Trump lawyer says a president can't 'obstruct justice.' Can that be true?

The assertion of Donald ...

Posted: Jan 26, 2018 10:15 AM
Updated: Jan 26, 2018 10:15 AM

The assertion of Donald Trump's lawyer that a president can never be guilty of obstructing justice because he is the country's top law enforcement officer recalls Richard Nixon's remark that "when the president does it, that means it is not illegal," and intensifies debate over whether a sitting president can be indicted.

Whether a president can be criminally charged -- for any offense -- has never been tested in the courts. But presidents have been subject to obstruction-of-justice charges in impeachment proceedings. And there is no question that a president can be removed for, as the US Constitution dictates, any "high crimes and misdemeanors."

Unlike a criminal case heard by a judge or jury, impeachment is a political process that comes down to votes: a majority in the US House of Representatives to impeach and a two-thirds vote of the US Senate to convict. Yet both sets of proceedings can follow the kind of special counsel investigation now underway. Comparisons to the Nixon scandal have been rife recent months. In Watergate, Nixon was not criminally charged but was named as an unindicted co-conspirator and pressured to resign with impeachment charges looming.

The deal between special counsel Robert Mueller and Trump's former national security adviser Michael Flynn ramped up controversy over whether Trump had known Flynn had lied to the FBI, as Flynn pleaded guilty to last Friday, and perhaps tried to interfere with the federal investigation of Flynn. Former FBI Director James Comey, who oversaw the Department of Justice probe related to Russia interference in the 2016 election before being fired by Trump in May, said Trump had asked him to stop pursuing Flynn.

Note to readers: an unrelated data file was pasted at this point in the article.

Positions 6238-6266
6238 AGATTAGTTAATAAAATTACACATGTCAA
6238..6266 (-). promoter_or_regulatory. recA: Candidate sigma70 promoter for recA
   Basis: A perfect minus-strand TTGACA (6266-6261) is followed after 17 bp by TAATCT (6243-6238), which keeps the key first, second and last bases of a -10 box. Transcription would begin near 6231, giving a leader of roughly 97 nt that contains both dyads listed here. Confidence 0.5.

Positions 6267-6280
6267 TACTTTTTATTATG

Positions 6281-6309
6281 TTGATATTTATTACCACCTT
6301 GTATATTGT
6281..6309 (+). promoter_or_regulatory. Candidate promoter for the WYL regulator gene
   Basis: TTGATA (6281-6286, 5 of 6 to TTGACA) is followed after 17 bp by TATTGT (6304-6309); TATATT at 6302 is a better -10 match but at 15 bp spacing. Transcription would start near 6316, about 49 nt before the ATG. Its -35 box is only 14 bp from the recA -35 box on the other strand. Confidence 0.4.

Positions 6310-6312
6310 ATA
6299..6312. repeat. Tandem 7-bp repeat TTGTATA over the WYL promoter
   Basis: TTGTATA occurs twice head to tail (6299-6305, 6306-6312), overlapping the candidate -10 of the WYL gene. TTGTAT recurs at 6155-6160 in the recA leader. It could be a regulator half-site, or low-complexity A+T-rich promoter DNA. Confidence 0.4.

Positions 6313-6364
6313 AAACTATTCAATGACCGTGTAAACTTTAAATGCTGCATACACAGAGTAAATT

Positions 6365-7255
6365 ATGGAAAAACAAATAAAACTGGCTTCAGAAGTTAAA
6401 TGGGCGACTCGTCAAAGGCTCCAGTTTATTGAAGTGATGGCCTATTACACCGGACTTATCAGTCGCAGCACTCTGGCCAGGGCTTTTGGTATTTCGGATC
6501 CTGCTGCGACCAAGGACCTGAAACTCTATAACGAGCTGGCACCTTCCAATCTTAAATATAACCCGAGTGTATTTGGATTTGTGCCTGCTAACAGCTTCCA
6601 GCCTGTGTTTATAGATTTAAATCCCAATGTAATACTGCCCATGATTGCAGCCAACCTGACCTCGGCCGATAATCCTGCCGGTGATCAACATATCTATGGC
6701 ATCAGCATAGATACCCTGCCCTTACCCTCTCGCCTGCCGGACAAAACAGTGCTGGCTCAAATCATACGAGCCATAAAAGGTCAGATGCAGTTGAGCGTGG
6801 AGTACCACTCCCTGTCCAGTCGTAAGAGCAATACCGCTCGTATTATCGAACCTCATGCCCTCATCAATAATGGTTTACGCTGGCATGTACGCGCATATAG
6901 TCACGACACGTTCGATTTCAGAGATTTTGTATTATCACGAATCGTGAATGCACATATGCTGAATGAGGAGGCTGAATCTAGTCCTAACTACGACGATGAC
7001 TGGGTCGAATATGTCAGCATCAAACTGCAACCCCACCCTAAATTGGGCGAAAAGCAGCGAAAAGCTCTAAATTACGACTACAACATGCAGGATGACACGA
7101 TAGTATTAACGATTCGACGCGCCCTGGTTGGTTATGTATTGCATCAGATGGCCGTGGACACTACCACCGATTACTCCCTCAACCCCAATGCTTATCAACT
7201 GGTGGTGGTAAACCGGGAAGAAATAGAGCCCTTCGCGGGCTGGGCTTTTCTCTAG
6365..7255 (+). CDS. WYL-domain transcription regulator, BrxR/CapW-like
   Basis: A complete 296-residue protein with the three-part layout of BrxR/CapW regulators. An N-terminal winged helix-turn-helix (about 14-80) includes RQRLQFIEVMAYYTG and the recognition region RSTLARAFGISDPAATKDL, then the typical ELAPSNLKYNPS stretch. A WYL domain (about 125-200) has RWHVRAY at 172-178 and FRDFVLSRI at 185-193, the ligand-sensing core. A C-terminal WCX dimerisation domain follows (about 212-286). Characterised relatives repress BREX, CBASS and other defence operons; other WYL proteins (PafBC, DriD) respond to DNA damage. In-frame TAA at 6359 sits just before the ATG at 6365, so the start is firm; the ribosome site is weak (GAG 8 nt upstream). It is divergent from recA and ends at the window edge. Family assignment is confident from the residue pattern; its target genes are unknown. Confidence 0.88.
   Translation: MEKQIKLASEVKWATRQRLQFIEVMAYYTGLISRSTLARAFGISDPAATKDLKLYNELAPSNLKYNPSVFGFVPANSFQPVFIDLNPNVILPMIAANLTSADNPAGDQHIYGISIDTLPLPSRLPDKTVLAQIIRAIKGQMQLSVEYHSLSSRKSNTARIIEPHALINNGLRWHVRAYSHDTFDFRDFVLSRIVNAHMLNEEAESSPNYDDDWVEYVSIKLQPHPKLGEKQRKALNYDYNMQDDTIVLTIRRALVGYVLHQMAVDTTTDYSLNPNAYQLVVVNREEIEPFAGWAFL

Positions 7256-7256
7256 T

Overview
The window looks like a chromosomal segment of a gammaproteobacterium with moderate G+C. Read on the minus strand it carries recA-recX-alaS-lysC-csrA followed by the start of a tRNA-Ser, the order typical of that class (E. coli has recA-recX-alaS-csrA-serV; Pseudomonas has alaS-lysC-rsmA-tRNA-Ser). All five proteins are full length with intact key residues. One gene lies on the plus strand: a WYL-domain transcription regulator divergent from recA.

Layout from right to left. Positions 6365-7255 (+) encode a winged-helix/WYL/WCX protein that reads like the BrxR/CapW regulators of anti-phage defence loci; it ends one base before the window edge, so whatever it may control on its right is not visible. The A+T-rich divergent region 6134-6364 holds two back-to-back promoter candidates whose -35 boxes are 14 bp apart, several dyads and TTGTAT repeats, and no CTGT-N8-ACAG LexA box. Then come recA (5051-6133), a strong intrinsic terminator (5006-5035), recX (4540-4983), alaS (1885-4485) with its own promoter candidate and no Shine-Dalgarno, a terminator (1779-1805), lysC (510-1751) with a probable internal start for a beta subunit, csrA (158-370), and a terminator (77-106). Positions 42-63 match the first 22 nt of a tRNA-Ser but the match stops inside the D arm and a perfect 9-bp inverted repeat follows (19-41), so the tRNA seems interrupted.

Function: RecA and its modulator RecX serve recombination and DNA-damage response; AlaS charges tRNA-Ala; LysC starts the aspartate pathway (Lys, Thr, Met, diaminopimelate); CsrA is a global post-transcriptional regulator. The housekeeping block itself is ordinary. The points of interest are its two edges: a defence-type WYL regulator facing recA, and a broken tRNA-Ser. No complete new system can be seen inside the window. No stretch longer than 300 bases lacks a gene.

A Trump tweet on Saturday suggested Trump knew before that request to Comey that Flynn had lied when he was fired. If so, that could increase the possibility that Trump was trying to impede Comey's pursuit of Flynn's potentially criminal behavior.

With that new storm brewing, Trump's personal lawyer John Dowd told Axios that "the President cannot obstruct justice because he is the chief law enforcement officer (under the Constitution's Article II) and has every right to express his view of any case."

But the Constitution is silent on the issue. And since Nixon and Watergate, lawyers inside and outside the executive branch have debated whether a president may be criminally prosecuted.

In the early 1970s, Nixon was involved in the cover-up of a June 1972 break-in at the Democratic Party headquarters in the Watergate building. His denials of any wrongdoing dramatically undercut when White House tapes of related conversations were discovered. Nixon resigned in August 1974, shortly after the US Supreme Court ruled he had to turn over the tapes to a special prosecutor.

Later in 1977, in a series of interviews with journalist David Frost, he remarked that when "the president does it, that means it is not illegal." The comment, addressing national security and broader presidential power, has been one of the most startling and enduring from those televised interviews.

During Watergate, the Department of Justice's Office of Legal Counsel concluded that criminal prosecution of a sitting president would undermine the executive's duty to carry out his constitutional duties. In 2000, the office reiterated that 1973 position that the Constitution forbids the indictment or criminal prosecution of a sitting president.

Still, lawyers then and now say the real answer would rest with the courts, and some lawyers argue that since the Constitution does not address the question, the US Supreme Court could ultimately find that the president was not above prosecution.